A managerial procedure or an arrangement for supervision in the fulfilling of a responsibility or the attaining of a goal.
The Hebrew word translated “administration” in 1 Chronicles 26:30 (pequd·dahʹ) comes from the root pa·qadhʹ, meaning “visit; turn attention to.” (Ru 1:6, ftn) It is also rendered “care; oversight.”—2Ch 24:11; Nu 3:32; compare 2Ki 11:18, ftn; see OVERSEER.
From the start of human history God authorized perfect man to care for the earth and have in subjection its creatures. (Ge 1:26-28) After man’s rebellion, particularly from the Flood forward, a patriarchal system of administration developed and became prominent. It managed family affairs and property and enforced standards of conduct.
The handling of Israel’s national affairs by Moses according to the divine will during the 40-year wilderness trek provides a brilliant example of administration, including the delegation of authority to reliable subordinates. (Ex 18:19-26) Within the priesthood the prime responsibility for administration rested on the high priest (Nu 3:5-10); however, others were given the responsibility of the oversight and supervision of certain departments of service. (Nu 3:25, 26, 30-32, 36, 37; 4:16) Following Israel’s entry into the Promised Land, judges acted as administrators of the nation, with divine backing.—Jg 2:16, 18; Ru 1:1.
Upon the establishment of the kingdom in Israel, a more complete system of administration developed. Under King David the administrative structure was quite detailed, with officials directly under the king and with divisional administrators serving throughout the country. (1Ch 26:29-32; 27:1, 16-22, 25-34) The priesthood was also thoroughly organized during David’s reign, with supervisors for the tabernacle work, officers and judges, gatekeepers, singers and musicians, and the setting up of 24 priestly divisions for handling the service at the tabernacle. (1Ch 23:1-5; 24:1-19) Solomon’s administration was even more extensive and provides an outstanding example of capable administration in the construction of the temple.—1Ki 4:1-7, 26, 27; 5:13-18.
Other nations also developed complex systems of administration, as indicated by the classes of officials assembled by King Nebuchadnezzar at the time of inaugurating his golden image. (Da 3:2, 3) Daniel himself was ‘made ruler’ (from Aramaic, sheletʹ) over the jurisdictional district of Babylon and under him civil “administration” (Aramaic, ʽavi·dhahʹ) was given to Shadrach, Meshach, and Abednego.—Da 2:48, 49.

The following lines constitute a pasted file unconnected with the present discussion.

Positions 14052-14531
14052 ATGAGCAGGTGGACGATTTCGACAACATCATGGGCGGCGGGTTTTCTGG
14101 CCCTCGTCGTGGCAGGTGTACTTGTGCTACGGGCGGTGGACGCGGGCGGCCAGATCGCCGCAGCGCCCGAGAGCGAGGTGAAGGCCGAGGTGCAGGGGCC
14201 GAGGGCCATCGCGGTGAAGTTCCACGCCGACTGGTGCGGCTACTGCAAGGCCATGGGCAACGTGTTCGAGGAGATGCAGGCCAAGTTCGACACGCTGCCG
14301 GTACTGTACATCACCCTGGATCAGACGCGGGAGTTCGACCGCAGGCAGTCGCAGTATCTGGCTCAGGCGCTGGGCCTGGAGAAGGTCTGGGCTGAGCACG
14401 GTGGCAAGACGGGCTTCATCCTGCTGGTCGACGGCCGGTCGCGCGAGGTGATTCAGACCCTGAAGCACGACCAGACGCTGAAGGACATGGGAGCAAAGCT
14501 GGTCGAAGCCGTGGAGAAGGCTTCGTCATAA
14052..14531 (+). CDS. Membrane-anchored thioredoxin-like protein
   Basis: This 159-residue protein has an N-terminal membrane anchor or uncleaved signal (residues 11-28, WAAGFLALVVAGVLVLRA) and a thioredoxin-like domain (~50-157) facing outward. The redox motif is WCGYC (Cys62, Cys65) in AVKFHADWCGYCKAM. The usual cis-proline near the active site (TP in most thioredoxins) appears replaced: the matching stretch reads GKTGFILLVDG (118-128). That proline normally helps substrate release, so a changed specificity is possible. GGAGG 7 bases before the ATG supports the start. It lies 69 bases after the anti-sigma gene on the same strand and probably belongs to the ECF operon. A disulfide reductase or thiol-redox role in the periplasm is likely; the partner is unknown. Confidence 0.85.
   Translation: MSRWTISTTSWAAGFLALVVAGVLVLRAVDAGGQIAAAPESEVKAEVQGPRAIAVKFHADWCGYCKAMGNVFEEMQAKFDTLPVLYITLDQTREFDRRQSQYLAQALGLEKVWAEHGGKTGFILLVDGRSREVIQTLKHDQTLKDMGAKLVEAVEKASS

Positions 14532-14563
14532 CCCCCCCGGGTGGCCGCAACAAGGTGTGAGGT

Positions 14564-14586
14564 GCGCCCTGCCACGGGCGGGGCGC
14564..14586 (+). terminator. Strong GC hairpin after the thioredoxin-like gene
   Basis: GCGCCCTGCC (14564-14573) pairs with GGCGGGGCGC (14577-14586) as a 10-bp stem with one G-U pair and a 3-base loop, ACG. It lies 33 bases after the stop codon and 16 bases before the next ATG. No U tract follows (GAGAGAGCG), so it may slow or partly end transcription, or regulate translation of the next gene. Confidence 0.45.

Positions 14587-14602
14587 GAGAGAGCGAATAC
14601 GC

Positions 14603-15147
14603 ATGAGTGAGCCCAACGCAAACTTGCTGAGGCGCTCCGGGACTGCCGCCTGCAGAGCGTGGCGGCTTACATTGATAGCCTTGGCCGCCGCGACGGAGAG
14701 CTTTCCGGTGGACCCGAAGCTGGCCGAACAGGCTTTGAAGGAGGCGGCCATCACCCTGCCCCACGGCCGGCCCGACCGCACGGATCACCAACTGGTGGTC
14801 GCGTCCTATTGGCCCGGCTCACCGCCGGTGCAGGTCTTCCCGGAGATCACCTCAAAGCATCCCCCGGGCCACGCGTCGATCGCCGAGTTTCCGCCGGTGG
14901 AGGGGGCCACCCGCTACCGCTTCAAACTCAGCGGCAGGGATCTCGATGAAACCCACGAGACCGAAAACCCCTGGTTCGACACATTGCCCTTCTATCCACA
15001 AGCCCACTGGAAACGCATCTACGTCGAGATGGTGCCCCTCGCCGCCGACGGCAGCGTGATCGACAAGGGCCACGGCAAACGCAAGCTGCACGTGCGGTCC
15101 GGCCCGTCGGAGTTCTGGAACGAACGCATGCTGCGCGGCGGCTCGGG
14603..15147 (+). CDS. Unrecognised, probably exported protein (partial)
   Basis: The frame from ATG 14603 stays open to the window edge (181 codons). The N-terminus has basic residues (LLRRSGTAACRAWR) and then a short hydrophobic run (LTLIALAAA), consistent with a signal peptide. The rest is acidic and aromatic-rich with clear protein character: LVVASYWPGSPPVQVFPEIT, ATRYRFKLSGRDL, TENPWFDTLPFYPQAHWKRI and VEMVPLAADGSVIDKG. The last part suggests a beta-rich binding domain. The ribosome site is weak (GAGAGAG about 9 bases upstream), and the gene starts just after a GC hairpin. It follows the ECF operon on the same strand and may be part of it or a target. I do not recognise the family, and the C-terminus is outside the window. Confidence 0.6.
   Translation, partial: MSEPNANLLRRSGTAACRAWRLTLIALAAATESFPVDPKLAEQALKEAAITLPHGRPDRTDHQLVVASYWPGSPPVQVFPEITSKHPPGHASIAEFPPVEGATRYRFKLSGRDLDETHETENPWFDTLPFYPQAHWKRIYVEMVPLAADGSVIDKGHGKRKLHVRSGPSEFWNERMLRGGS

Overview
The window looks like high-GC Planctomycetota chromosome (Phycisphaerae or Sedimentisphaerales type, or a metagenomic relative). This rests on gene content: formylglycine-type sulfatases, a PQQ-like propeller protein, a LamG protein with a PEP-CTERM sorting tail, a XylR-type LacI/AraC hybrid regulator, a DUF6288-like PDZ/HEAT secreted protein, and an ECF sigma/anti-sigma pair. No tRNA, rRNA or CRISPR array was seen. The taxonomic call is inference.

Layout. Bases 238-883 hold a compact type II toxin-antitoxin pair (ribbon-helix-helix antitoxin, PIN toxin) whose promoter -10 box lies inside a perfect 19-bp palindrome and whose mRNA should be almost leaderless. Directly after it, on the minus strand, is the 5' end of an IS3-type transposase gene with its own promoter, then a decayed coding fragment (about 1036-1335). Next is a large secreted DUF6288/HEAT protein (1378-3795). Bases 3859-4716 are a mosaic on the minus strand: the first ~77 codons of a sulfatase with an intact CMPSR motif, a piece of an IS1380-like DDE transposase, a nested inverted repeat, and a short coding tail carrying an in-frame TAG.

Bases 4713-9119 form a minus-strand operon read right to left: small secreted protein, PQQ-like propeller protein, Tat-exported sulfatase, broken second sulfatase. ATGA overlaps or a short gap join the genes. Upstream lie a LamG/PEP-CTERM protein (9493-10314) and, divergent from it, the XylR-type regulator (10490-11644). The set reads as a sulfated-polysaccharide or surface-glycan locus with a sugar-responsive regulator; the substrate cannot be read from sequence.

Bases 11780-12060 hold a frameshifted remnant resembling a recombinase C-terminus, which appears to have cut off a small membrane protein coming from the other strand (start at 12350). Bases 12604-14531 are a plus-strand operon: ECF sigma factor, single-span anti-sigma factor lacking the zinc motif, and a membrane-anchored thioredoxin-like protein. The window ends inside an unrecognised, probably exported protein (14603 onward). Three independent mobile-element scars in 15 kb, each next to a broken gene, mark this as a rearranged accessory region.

In the Christian Greek Scriptures, proper use of the delegated authority and responsibility resting upon those charged with overseeing the application and execution of God’s expressed will among his people is often discussed; and this is done by references to stewardship and oversight. (Lu 16:2-4; 1Co 9:17; Eph 3:2; Col 1:25; Tit 1:7) While responsibility to God is shown to be of paramount importance (Ps 109:8; Ac 1:20), the interests of those who serve under such administration are also stressed.—1Pe 4:10; see STEWARD.
What is the “administration” that God has put into operation since 33 C.E.?
In his undeserved kindness God has purposed to have “an administration [Gr., oi·ko·no·miʹan, literally, “household management”] at the full limit of the appointed times, namely, to gather all things together again in the Christ, the things in the heavens and the things on the earth.” (Eph 1:10; compare Lu 12:42, ftn.) This “administration,” or managerial procedure, which God has been carrying on since the day of Pentecost of 33 C.E., has as its objective the unification of all his intelligent creatures. The first stage of God’s “administration” is the gathering together again of “the things in the heavens,” preparing the congregation of Kingdom heirs who are to live in the heavens under Jesus Christ as the spiritual Head. (Ro 8:16, 17; Eph 1:11; 1Pe 1:4) The second stage of this “administration” is the gathering together again of “the things on the earth,” preparing those who are to live in an earthly paradise.—Joh 10:16; Re 7:9, 10; 21:3, 4.